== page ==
In 2007, the Government of Timor-Leste declared its first national park, Nino Konis Santana National Park. This national park includes the entire eastern tip of Timor-Leste and the waters off shore. It was named after the commander of the Falantil who was born locally in Tutuala and died in 1998.
Covering 123,600ha from forested mountain ranges to a marine area with magnificent coral reefs, the park also includes Lake Ira Lalaro and Jaco Island. The adjoining reef system is part of the globally significant ‘Coral Triangle’ having extremely high diversity of reef fish and coral species.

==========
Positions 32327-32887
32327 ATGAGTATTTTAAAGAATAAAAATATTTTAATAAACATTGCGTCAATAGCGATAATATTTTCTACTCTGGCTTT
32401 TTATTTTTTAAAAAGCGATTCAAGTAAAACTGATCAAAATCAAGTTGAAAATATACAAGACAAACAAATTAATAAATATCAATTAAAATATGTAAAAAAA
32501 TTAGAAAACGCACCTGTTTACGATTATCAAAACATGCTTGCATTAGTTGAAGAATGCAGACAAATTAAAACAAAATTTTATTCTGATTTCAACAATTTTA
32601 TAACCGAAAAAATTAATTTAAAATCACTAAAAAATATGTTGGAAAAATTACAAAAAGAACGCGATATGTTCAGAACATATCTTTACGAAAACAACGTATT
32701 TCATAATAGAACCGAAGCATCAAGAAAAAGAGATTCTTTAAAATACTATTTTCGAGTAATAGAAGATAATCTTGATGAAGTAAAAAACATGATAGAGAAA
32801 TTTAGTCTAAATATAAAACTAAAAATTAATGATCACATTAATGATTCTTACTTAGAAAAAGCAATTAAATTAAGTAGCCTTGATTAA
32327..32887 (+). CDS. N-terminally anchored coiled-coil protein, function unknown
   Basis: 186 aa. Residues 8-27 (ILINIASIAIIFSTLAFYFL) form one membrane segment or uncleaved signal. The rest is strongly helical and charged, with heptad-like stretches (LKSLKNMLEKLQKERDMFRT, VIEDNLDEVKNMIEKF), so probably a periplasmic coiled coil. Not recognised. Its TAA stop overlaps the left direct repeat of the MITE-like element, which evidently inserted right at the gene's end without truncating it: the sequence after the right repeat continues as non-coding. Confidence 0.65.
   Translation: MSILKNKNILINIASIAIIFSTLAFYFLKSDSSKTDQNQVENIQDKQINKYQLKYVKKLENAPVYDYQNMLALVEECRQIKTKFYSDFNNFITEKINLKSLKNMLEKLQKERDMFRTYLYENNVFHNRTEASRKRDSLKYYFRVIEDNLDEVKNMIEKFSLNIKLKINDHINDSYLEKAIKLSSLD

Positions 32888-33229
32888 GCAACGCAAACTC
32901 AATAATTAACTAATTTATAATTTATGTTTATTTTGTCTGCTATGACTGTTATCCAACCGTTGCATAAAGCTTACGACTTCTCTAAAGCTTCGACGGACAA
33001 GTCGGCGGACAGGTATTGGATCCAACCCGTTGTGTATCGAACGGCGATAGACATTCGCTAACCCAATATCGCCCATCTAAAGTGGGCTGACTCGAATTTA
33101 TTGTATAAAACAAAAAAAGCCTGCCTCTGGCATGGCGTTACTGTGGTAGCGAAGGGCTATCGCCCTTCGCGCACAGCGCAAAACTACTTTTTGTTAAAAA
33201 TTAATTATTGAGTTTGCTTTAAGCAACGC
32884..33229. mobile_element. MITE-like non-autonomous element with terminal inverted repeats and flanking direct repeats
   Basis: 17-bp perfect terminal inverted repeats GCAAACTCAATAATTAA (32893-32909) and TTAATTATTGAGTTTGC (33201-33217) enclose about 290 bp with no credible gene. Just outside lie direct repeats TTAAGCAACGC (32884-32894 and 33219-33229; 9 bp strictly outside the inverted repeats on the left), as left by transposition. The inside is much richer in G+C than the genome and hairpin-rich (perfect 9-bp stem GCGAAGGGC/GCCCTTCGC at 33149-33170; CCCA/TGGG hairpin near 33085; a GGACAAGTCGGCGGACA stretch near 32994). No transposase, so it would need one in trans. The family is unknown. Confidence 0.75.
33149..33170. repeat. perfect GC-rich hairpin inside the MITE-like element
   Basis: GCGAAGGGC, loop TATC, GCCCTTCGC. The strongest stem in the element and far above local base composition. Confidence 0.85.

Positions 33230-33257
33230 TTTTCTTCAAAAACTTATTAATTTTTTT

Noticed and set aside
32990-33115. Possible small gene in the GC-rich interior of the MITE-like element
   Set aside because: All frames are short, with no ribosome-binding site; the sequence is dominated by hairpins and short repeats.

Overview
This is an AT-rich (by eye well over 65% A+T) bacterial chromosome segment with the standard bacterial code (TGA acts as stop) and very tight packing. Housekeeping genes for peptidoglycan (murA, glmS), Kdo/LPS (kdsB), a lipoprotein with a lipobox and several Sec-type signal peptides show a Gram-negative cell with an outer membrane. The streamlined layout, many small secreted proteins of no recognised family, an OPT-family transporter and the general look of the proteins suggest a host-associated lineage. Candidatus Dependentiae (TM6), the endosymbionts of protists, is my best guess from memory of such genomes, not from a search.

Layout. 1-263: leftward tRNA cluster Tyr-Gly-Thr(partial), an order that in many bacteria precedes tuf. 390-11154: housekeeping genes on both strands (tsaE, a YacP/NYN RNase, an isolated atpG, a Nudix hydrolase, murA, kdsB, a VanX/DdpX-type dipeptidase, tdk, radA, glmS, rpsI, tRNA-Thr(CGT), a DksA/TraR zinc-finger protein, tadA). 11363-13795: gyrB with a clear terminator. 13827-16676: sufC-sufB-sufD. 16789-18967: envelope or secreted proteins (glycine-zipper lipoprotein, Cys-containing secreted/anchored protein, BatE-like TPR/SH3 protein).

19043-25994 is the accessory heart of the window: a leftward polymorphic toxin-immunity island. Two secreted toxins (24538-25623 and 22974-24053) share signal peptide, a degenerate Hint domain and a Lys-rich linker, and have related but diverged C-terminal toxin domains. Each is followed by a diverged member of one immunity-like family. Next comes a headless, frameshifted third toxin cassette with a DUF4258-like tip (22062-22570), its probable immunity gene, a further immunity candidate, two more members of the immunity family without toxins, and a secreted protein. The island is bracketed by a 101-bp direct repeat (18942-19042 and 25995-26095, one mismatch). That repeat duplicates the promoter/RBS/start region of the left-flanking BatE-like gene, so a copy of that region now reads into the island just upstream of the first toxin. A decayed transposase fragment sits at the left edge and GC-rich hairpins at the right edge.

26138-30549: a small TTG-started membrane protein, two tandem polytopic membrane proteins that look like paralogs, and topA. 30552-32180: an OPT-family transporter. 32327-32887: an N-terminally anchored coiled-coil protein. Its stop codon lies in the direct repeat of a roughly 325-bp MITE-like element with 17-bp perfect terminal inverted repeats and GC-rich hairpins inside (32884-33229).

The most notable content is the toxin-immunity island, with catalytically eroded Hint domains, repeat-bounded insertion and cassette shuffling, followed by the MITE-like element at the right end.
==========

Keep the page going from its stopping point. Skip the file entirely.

The dense forest within the park includes both tropical lowland vine forest thick with orchids and ferns, as well as monsoon forest with banyan, rosewood and fig trees. Rusa deer, cuscus, monkeys, over 200 species of birds and five species of sea turtles are resident wildlife.
Furthermore this national park’s designation is of enormous cultural significance with many sacred sites located within the boundary. Limestone caves, some with ancient rock art are good examples.
While the Nino Konis Santana National Park is still in the process of being established in terms of facilities and enforced protections its designation is an important step in the on-going conservation of this beautiful and environmentally important area.